• U.S.

Cinema: The Red and the White

5 minute read
Stefan Kanfer

Jack Crabb is 121 years old. His eyes are agate chips; senility seeps through the cracks in his voice. But Crabb is not your average superannuated former Indian fighter, former Indian, intimate of Wild Bill Hickok and General George Armstrong Custer, ex-gunslinger, scalawag and drunkard. No sir. He is Little Big Man, sole survivor of the Battle of Little Bighorn. He may tell a stretcher or two, but when he reminisces, graduate students listen. A budding anthropologist starts a tape recorder, Crabb opens his toothless yawp and the saga unfurls.

And unfurls. And unfurls. For 21 hours Little Big Man turns the tableaux on nearly every aspect of Western man. Thomas Berger’s panoramic novel owed its salinity to an immediate relative, Huckleberry Finn, from which it ransacked idiom and hyperbole by the chapterful. Like Huck, young Jack had no social insight; he accepted violence and duplicity the way he regarded sleet and fire−as aspects of earthly life. The film happily preserves the chronicle’s innocence, if not its exact text.

Crabb knows Americana as he knows an old penny; from the Indian side and the In God We Trust side. He first appears as a boy whose family has been massacred by redskins. The Cheyennes who carry him off seem a mere mob to begin with, but they soon separate into individuals who refer to one another (in English translation) as “Human Beings.” The boy becomes an adopted brave, Little Big Man.

In the title role, shuttling incessantly from the red to the white side, Dustin Hoffman adopts precisely the right attitude of bewildered reality lost in myth, a photograph projected on a Frederic Remington painting. Unhappily, not all the cast is as comfortable in their roles. Some of the whites, such as Faye Dunaway as a preacher’s oestrous wife, and Martin Balsam as a bunco artist, play like fugitives from a road company of The Drunkard, with galvanic gestures and frozen speech patterns. The Human Beings, by contrast, are a people of dignity and variety. Among them are the homosexual Little Horse; the contrary Younger Bear, who says “hello” for “goodbye” and bathes in dirt instead of water; and the true lodestar of the film, Old Lodge Skins (played by Chief Dan George).

Director Arthur Penn has been alternately shrewd and loco with Little Big Man, but mainly he has been plumb lucky. In the book, Crabb complains about western movies that show Indians played by Caucasians “with 5 o’clock shadows and lumpy arms.” Perversely, Penn sought Sir Laurence Olivier and Paul Scofield for the chieftain’s role. When they refused, he awarded the part to Richard Boone, who resigned shortly before filming. It was only then that Penn chose a hereditary leader of Canada’s Salish tribe, Chief George, to play the old man. It was a momentous decision. Dan George’s stoicism and grace give him an almost biblical presence. Sometimes, standing to one side, the chief seems to be the essence of the Cheyenne, waiting for some unnamed event−perhaps the time when the white man uses up all the firewood and moves on forever. He is no less memorable uttering an occasional phrase. When Little Big Man announces that he has a wife, Old Lodge Skins inquires: “Does she show a pleasant enthusiasm when you mount her?” The question seems not lascivious, but full of paternal concern. When he prepares to die, the ancient Human Being chants a prayer and stretches supine before his Maker. Result: nothing. His answer: “Sometimes the magic works, sometimes it doesn’t,” gives new credence to the speculation that the Indians are one of the lost tribes of Israel.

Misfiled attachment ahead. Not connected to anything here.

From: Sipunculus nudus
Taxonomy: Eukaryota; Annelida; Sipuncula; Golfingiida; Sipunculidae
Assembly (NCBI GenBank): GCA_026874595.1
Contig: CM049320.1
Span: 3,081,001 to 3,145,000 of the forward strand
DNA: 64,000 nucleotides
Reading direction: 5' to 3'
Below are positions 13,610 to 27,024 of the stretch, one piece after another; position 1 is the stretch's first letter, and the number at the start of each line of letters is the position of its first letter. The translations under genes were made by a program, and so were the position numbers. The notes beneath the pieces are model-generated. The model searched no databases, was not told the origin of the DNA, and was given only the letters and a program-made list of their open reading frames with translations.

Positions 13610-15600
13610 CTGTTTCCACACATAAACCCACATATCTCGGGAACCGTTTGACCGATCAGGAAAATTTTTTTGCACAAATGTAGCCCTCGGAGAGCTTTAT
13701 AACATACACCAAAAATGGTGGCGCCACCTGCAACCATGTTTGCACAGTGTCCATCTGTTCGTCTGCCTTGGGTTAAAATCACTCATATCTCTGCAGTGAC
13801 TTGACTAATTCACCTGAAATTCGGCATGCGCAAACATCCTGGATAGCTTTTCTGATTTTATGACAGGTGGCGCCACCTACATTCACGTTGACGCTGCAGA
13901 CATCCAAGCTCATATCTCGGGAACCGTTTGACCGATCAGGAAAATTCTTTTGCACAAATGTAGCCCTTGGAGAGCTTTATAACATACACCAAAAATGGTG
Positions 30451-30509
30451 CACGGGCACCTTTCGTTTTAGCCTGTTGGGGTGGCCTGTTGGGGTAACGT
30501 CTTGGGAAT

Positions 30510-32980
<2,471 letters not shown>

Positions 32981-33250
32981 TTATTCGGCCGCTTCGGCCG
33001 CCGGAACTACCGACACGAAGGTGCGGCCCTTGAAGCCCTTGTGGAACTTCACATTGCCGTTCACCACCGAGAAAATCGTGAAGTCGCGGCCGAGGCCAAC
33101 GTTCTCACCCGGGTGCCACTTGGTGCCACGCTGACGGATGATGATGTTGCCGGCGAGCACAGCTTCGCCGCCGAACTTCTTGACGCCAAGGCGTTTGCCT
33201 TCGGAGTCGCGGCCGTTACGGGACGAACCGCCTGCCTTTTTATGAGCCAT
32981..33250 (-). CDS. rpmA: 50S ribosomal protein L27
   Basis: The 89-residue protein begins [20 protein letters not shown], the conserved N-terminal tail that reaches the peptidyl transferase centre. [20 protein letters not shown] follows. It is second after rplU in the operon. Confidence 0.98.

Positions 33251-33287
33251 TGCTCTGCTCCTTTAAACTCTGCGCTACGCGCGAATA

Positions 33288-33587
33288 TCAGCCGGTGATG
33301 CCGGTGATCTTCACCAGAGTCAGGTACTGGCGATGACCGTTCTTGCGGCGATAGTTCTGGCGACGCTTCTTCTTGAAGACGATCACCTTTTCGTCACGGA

Would that the film makers had Chief George’s ingenuousness or Hoffman’s technique. For Calder Willingham (End as a Man) has provided a scenario that begins with robust rawhide humor, turns to profundity−and then collapses into petulant editorial. In the era of occupied Alcatraz, surely it is no news that the white man spoke with forked tongue, that the first Americans were maltreated as the last savages. The Battle of Little Bighorn, which should be the film’s climax, is its weakest point. General Custer is pure Pig on the Prairie, babbling insanely as the consummate racist militant. As overplayed by Richard Mulligan, he could be sectioned, labeled Swift’s Premium and sold in butcher shops.

Given such grossness, why should Little Big Man be counted as a rambunctious triumph? Because in its 360° scope of slaughter and laughter, the film has contrived to lampoon, revere or revile the length and breadth of the entire frontier. On the trek, it demonstrates inconsistencies and errata. For months audiences will be talking about them. It also accomplishes that rarest achievement, the breathing of life into an ossified art form. The ’70s has its first great epic. Blood brother to the 1903 one-reeler, The Great Train Robbery, Little Big Man is the new western to begin all westerns.

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